Despite what people tell you, they CAN be free ranged and grown slower. I did a small batch of Cornish cross that i got as an experiment to see if i could have them live to a breeding age. I fed them regular chick starter as babies (not high protein meat grower) and as soon as they were out of the brooder, they went out to pasture and were totally free range. They are not as good at free ranging as heritage birds, but they really love it. I would feed them a limited amount of various grain mixture (corn, oats, barley, wheat, and chick starter). Don't free feed them, or they will just eat and eat and eat.

    Okay, sorry. [​IMG] I had to throw that out there because i am pretty passionate about these guys, and seriously dislike how they are normally grown. Here are a few pictures of the cornish cross that i raised last year these were 6 months old, which they should have died of heart attacks or broken legs months ago. They were still super healthy and running around when we butchered them. Oh, and it was raining when i took these, and they are actually outside all day and didn't want to go back in the coop.
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  8. popsicle

    popsicle Chillin' With My Peeps

    Almost any chicken is worth eating. I've processed itty-bitty production leghorn hybrids and young Yokohama cockerels. They all taste like chicken.

    There is a good book called "Small Scale Poultry Flock" by Harvey Ussery--he describes his suggested method of ordering straight run batches of chicks (or hatching your own) and eating the cockerels and surplus layers.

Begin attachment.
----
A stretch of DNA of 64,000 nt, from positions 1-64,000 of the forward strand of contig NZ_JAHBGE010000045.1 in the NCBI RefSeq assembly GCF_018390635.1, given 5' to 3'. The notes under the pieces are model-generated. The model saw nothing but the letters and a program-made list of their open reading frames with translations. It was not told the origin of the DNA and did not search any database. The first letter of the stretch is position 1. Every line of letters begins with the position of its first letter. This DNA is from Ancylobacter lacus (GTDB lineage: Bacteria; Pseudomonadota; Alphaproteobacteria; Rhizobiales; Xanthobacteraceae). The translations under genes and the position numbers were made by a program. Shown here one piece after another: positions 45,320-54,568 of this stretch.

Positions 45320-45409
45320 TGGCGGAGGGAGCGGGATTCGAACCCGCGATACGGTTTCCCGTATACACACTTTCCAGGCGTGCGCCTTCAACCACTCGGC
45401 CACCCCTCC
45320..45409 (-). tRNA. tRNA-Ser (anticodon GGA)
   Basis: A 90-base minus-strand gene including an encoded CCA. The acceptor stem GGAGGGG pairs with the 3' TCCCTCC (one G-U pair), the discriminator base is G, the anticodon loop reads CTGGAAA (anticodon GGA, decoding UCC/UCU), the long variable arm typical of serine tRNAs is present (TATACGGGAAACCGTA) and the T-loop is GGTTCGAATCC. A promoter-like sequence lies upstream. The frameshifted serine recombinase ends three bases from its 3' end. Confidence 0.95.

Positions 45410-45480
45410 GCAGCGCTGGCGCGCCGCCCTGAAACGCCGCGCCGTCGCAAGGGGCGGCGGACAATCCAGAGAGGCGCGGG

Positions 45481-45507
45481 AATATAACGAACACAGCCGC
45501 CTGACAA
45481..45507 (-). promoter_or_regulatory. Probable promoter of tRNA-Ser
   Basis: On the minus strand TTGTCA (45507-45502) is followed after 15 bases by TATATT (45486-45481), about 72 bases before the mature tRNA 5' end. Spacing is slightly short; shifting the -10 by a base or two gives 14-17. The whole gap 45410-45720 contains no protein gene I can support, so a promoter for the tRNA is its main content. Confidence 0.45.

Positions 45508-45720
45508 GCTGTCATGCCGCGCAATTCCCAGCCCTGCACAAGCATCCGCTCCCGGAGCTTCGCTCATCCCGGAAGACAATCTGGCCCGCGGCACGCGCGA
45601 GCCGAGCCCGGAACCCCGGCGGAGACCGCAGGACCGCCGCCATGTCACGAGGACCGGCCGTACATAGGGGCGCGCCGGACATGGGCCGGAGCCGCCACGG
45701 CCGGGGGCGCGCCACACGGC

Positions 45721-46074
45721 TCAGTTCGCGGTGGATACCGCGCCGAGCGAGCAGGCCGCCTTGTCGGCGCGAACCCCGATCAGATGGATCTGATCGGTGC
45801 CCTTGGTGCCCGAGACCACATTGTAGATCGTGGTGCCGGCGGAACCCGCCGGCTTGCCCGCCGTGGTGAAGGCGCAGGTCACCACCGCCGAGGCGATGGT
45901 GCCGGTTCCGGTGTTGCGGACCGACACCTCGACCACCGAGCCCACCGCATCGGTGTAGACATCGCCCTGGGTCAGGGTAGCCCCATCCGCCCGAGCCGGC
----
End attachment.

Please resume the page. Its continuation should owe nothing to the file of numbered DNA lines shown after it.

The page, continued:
I also highly recommend looking at old cookbooks (think Julia Childs, etc) from before the 8-week-old broiler became the critter recipes were designed for. There are many books out there that have recipes geared toward older birds. Another one I like is The Forgotten Skills of Cooking. I always advise looking at the library before purchasing--since cookbooks are so subjective.

    Personally, with older birds, I just skin them. I love good crispy skin, but scalding and plucking one or two old birds at a time is too tedious for me.
     
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  9. SIMZ

    SIMZ Chillin' With My Peeps

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    Phoenixx - would you be willing to share how you've learned to cook them? I'd love to hear! Thanks!
     
  10. Phoenixxx

    Phoenixxx Chillin' With My Peeps


    I haven't got it down just yet as far as a good recipe goes, but I put them in a slow cooker on 220 for about 4-6 hours. The next one I do I'm going to try in red wine. There are a few threads here on cooking heritage birds and older birds, I totally recommend browsing through them!